This picture is of my dear friend Mikey and I. Both of us were completely unprepared for the insane amount of hiking we were doing every day. This photo was taken probably ten minutes into a relatively easy hike. I wanted to sit down every five seconds.
How had I allowed myself to get to that point? I ran track, swam, and played water polo in high school. I was athletic all my life. Then it kind of just hit me all at once (it's silly to think of how obvious it was). My diet was completely destroying my body. The "I can eat whatever I want!" rule, although it may have not been affecting my waist line, it was significantly impacting my health.
Let's talk burgers. During my undergrad, for five entire years, I had to drive past In & Out Burger THREE TIMES on my way to school. Three separate locations, all conveniently right off the exit. So, that's a total of six moments that I had to exercise self-control while usually starving. I mean, if we are being honest, In & Out is as close to a perfect meal as possible. It NEVER disappoints. You can't really make that claim with many food establishment meals under five dollars. And being a college student, it was more in my price range than going into Whole Foods and spending my entire months food budget on some fancy kale chips and expensive rare fruits. So for five years, I averaged a burger almost every day. EVERY DAY.
Unlike some lucky individuals, I am not the kind of person who can quit something cold turkey. The second the words "I'm going to stop...." come out of my mouth, I immediately start craving whatever I'd just swore up and down I was done with. So instead of punishing myself like that, I chose a lesser evil..."I'm cutting back." Or, "changing my habits". I now eat a burger every two weeks, and try to really enjoy every bite. In the photo above, I got a little creative, and added avocado for the first time to my burger. BEST IDEA EVER. I try to save my burgers now like little rewards after a week of running.
In desperation, I remember asking my cousin how she always stayed so thin and healthy. She was running fantastic times for her races, always had tons of energy, and I pretty much wanted to bottle her secret and sell it for millions. This documentary, Fat, Sick & Nearly Dead, chronicles the journey of Joe, a middle-aged overweight dude who decided to quit the sick cycle of unhealthy food and prescription pills all through the use of a JUICER. I'm not much for fad diets by any means, but after watching his transformation, I was pretty impressed. Equally impressive were the several other people followed in the documentary who also underwent major changes in their physique, health and lifestyles. The basic message that I got from watching it was a sudden feeling of horror-- because at the time, I really couldn't remember the last time I had greens. Fruit, sure. Vegetables...sometimes. But I realized the most important foods my body needed were completely absent from my diet. It almost shocked me that my body was even able to turn my burgers, sodas and candy into usable sources of energy. If people had any idea how much energy is in leafy greens like spinach, they would be eating salads for breakfast instead of waffles! (I eat a huge salad for breakfast every morning-- best habit I've ever had).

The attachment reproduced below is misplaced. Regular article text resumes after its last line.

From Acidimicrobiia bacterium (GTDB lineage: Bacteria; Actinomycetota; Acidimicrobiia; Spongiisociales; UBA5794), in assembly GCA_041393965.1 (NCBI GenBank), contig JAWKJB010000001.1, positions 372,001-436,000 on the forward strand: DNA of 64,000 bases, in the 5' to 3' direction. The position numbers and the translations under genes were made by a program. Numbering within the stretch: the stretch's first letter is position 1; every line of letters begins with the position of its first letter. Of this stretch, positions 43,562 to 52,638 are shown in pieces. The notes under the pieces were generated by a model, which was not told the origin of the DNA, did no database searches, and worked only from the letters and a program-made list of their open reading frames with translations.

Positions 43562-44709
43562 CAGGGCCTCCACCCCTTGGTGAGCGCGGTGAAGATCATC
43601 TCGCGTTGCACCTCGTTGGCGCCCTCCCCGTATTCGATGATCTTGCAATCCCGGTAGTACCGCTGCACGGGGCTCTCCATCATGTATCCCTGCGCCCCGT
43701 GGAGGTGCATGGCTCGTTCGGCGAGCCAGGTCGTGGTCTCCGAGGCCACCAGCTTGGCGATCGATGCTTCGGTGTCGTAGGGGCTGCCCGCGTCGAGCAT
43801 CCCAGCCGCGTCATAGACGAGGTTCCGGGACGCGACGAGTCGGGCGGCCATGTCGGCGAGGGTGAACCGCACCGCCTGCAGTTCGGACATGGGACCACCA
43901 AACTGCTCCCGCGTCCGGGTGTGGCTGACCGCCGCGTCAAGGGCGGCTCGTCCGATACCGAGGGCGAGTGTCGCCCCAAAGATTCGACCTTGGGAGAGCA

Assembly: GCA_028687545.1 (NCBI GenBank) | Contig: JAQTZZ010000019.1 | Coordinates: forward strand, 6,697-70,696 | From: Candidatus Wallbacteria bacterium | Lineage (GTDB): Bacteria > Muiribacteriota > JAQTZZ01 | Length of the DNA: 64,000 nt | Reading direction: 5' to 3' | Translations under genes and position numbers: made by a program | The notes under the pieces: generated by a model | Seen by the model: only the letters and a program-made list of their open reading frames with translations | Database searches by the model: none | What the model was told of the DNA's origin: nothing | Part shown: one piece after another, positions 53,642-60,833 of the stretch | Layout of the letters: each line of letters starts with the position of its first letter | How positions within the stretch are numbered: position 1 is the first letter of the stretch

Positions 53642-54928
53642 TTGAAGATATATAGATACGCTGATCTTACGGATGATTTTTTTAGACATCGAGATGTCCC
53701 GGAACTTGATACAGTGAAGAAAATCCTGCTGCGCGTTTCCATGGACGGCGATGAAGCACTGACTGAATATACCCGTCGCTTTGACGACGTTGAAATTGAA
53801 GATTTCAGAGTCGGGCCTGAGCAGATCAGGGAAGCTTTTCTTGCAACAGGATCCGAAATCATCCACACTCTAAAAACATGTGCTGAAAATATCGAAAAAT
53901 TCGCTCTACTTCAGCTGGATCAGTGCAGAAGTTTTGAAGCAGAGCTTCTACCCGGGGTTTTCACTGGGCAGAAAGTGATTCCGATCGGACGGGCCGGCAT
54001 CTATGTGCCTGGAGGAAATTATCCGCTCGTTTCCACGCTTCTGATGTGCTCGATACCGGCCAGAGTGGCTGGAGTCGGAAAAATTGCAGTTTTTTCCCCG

This photo was taken at the end of Mile 8 a couple weeks ago. Notice the difference in my disposition compared to the first photo from Peru? ;-)
It has been two years since I watched the documentary about the healing powers of food, three years since I went to Peru, and since then, I have made drastic changes to my eating habits and exercise patterns. Gone are the days where I would binge on food and not care, or worse, try to tell myself that I'd "run it off" the next day. Well, let me give you a piece of advice: trying to run the next morning after stuffing myself with greasy Chinese food is NOT a good idea. To this day, I find that eating bad foods the night before a run drastically reduces my endurance, makes my body hurt, and generally....I just can't do it.
So, what I'm trying to say is, learn from your mistakes. Listen to your body after you eat. Moderate the things you love (that you know aren't that good for you) and gradually add in things that are good for you. Sooner or later you will start to love the things that are good for you, and appreciate the other things less often :) Just some ideas.